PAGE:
Hari Krishnan, director of Toronto’s inDance, provides a witty talking-demonstrating explication of the many evictions he endured from apartments as the result of his foot-stamping Bharata Natyam practice. John Heginbotham interpolates recipe instructions into his very funny account of the day when 2011’s Hurricane Irene forced the cancelling of the Mark Morris Dance Group’s final Jacob’s Pillow performance (the dancers divided into two teams and had a wildly imaginative cook-off, which ended with them running drunkenly and nakedly out to dance in the rain). Aviles sings, in a mélange of Spanish and English, his indescribable merger of “Somewhere Over the Rainbow” and the preparation of a favorite Latino treat.
I’m sure that by the last performance—even with newcomers (such as Charles Askegard, former New York City Ballet principal dancer, and master tap artist Jason Samuels Smith) feeding in—the backstage and onstage camaraderie among the men resulted in ever more daring interactions. But on opening night, it was grand to see, for example, Steven Melendez, who’d been doing elegant ballet port de bras, mesh with Hall into a duet of slow lifts and supports. Or lanky Kowalik trying to copy the tough, tight, jerky hip action of Yusaku Komori. Or Heginbotham echoing Bruno Argenta’s Spanish arm gestures. Todd Allen and Cunningham embrace; Heginbotham cuts in politely, as if at a ballroom event, and hugs Cunningham. Dancers with little in common except for their commitment to dancing respect, investigate, and enjoy one another’s moves.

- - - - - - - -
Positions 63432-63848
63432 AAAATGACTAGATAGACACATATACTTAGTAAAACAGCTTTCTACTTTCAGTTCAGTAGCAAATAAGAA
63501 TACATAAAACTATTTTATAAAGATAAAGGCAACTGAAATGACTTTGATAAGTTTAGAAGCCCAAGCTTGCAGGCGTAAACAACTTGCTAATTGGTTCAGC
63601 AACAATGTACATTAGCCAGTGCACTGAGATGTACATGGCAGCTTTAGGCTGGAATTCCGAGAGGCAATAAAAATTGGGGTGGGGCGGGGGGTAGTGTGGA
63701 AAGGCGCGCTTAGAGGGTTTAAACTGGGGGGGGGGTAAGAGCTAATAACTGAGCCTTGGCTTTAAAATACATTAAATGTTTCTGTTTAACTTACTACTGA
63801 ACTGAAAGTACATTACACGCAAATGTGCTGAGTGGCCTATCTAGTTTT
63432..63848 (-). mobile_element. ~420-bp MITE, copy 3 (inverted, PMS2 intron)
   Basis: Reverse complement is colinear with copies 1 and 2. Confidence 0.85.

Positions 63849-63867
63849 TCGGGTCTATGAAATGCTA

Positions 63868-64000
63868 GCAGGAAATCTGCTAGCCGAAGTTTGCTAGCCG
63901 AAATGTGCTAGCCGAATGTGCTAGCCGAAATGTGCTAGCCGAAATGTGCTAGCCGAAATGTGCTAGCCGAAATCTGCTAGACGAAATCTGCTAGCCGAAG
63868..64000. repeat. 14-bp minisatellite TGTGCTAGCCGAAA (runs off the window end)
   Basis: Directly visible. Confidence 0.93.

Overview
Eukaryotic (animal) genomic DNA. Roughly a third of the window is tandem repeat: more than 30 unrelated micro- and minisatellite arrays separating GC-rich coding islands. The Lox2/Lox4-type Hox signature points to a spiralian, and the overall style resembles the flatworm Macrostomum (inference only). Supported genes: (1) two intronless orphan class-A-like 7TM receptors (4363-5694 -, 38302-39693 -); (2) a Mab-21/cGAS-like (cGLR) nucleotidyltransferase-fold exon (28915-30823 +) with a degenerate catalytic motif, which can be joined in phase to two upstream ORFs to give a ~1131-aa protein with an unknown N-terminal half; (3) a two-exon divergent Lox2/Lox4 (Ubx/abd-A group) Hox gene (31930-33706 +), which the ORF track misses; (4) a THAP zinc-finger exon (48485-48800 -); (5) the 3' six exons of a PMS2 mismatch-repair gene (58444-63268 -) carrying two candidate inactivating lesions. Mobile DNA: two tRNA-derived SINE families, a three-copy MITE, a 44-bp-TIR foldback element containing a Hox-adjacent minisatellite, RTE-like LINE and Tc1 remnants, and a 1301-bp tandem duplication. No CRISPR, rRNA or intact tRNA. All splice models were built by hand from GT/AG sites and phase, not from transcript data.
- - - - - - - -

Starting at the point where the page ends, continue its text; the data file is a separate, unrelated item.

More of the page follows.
Other striking individuals that night: Norton Owen, Chet Walker, Miguel Anaya, Christopher Caines, Jamal Rashann Callender, and Joshua Beamish.
There’s really no point in wondering what men dancers eight decades ago would have thought of this smart, greatly gifted crew of professionals. What might have thrilled them though was the audience’s hearty, happy applause for all kinds of dancing, all kinds of men.